Supahhh wrote: Did you have any other work done other then the stove and subsquently the exhaust fan?

In the absence of the above, and your description of "fume" I suspect it might be paint baking on the stove ( like a new car smell )? If the stove has a self cleaning cycle , i would put it thru that to bake the oven.

If the grills are not ceramic coated and are simply cast iron, I would toss them in the oven during the cycle.

p.s: 680 cfm! dddddddooooooodd. If you need a 680cfm fan, your placement is wrong and you dont really need a jet engine in your kitchen.
No other work done other than fan and stove. To be specific the stove is now 3 years old. i think the “new car smell” would of wore off by now? However, i never experimented with the self cleaning feature. Grills are cast iron, will try the cycle cleaning. Yeah 680cfm, i was told is powerful but at the time,i just cared about getting rid of the fumes and smell so just got the most powerful one in store hoping to solve the problem once and for all because it was driving me nuts!

What factor does placement play? I had same setup with my previous gas range.
Last edited by ironmonger556 on Dec 13th, 2019 12:48 pm, edited 1 time in total.
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ironmonger556 wrote: No other work done other than fan and stove. To be specific the stove is now 3 years old. i think the “new car smell” would wore off by now? However, i never experimented with the self cleaning feature. Grills are cast iron, will try the cycle cleaning. Yeah 680cfm, i was told is powerful but at the time,i just cared about getting rid of the fumes and smell so just got the most powerful one in store hoping to solve the problem once and for all because it was driving me nuts!

What factor does placement play? I had same setup with my previous gas range.
A fan hood has to be set for circulation or for venting outside. Maybe you did not make the proper setting?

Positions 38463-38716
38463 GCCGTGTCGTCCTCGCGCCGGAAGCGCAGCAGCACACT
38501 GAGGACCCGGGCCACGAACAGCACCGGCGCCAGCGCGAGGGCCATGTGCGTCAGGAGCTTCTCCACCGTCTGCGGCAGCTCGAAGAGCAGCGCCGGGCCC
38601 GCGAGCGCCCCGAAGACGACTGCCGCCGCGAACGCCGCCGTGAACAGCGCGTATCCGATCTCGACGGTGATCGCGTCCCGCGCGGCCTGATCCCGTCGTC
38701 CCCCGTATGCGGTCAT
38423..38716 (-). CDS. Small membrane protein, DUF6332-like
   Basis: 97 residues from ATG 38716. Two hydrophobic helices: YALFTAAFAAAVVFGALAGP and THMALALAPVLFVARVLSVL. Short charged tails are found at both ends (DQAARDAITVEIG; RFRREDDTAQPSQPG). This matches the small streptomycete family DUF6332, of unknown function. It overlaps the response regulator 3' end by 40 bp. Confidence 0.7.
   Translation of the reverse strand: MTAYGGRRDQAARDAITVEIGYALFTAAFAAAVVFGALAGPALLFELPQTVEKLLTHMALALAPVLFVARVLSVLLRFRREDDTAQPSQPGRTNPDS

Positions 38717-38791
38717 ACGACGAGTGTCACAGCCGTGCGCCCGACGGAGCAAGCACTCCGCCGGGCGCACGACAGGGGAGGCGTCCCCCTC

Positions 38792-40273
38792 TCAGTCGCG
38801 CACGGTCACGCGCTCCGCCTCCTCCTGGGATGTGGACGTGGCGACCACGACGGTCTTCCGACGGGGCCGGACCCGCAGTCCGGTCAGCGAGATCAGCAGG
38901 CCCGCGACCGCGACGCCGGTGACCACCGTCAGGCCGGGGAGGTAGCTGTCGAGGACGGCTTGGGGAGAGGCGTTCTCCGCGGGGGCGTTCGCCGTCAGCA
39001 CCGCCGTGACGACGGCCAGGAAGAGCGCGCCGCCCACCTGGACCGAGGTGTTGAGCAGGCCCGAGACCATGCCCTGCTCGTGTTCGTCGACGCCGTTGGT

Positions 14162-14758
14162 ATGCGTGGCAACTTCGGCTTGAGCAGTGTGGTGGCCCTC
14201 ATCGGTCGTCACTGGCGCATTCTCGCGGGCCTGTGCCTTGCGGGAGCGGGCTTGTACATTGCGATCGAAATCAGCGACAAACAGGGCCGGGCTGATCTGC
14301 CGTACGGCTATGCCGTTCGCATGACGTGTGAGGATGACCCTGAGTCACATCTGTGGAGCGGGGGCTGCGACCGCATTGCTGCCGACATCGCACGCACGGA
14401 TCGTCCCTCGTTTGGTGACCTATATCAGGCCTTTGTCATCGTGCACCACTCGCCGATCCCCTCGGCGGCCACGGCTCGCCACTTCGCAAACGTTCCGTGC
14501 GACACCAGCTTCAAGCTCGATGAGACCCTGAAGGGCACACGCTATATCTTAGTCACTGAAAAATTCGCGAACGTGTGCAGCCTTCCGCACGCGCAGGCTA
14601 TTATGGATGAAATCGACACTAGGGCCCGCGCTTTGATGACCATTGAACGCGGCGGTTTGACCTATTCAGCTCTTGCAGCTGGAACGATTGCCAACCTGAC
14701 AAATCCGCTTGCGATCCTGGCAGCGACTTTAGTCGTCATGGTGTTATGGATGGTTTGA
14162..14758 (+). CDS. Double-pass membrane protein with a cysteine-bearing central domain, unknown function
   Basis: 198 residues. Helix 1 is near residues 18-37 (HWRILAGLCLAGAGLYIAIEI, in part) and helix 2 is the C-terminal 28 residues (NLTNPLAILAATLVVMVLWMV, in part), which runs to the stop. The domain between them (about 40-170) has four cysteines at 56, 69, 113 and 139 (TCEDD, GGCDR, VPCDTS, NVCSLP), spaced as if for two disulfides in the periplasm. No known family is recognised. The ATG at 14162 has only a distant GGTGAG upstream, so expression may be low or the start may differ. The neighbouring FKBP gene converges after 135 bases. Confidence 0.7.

Also, there ducted and ductless types of hood, maybe you got the wrong one?
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[OP]
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Dec 13, 2018
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Markham
Pete_Coach wrote: A fan hood has to be set for circulation or for venting outside. Maybe you did not make the proper setting?
Also, there ducted and ductless types of hood, maybe you got the wrong one?
How would you set circulation/venting. I thought If it ducted it is only set for venting, and if it ductless it only set flr circulating. I bought a ducted range hood because my previous range hood was ducted


This is the range good I bought:

Cyclone 30-inch, 680 CFM Undermount Range Hood with Round Ducting in Stainless Steel

https://www.homedepot.ca/product/cyclon ... MYQAvD_BwE
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ironmonger556 wrote: How would you set circulation/venting. I thought If it ducted it is only set for venting, and if it ductless it only set flr circulating. I bought a ducted range hood because my previous range hood was ducted


This is the range good I bought:

Cyclone 30-inch, 680 CFM Undermount Range Hood with Round Ducting in Stainless Steel

https://www.homedepot.ca/product/cyclon ... MYQAvD_BwE
OK. I am not familiar with yours but when I bought mine, I had to set a cover over the fan to direct the vented air to the back of it and to the out side vent or to leave it and vent it out the front (recirculate).
Maybe you have a blockage in your ducts or disconnected? Thereby not ducting at all?
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Possibly your range hood exhaust vent got clogged/blocked around the same time the new range went in. Not necessarily a related action. Maybe something just happened to build a nest there that same week.

Find the vent on the outside of your house where the range hood vents to. make sure it's pumping out lots of air (with your 680cfm fan it should be lots) when the fan is on.
[OP]
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Dec 13, 2018
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Markham
Kevinck wrote: Possibly your range hood exhaust vent got clogged/blocked around the same time the new range went in. Not necessarily a related action. Maybe something just happened to build a nest there that same week.

Find the vent on the outside of your house where the range hood vents to. make sure it's pumping out lots of air (with your 680cfm fan it should be lots) when the fan is on.
How do you make sure it pumping out lots of air other than visually seeing the vent flaps open?
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May 26, 2017